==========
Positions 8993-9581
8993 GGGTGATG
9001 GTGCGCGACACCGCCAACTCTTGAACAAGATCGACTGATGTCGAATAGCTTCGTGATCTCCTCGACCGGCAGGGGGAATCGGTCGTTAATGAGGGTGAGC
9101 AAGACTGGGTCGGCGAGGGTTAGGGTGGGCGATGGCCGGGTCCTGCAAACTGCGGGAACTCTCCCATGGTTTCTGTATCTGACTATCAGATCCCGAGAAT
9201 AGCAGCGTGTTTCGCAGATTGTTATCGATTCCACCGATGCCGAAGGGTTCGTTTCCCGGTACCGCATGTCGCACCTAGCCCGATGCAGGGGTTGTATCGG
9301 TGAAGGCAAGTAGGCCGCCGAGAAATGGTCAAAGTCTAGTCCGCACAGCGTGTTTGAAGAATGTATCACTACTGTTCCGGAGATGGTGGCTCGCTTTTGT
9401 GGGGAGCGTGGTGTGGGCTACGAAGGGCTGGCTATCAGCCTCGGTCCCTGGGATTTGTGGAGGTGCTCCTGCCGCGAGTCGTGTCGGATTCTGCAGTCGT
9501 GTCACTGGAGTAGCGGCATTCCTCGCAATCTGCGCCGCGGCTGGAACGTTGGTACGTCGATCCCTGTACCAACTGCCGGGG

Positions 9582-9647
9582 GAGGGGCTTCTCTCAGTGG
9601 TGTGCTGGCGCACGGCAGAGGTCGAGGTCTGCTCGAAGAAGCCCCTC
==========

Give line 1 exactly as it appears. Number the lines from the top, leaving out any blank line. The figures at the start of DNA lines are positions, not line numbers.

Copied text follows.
Positions 8993-9581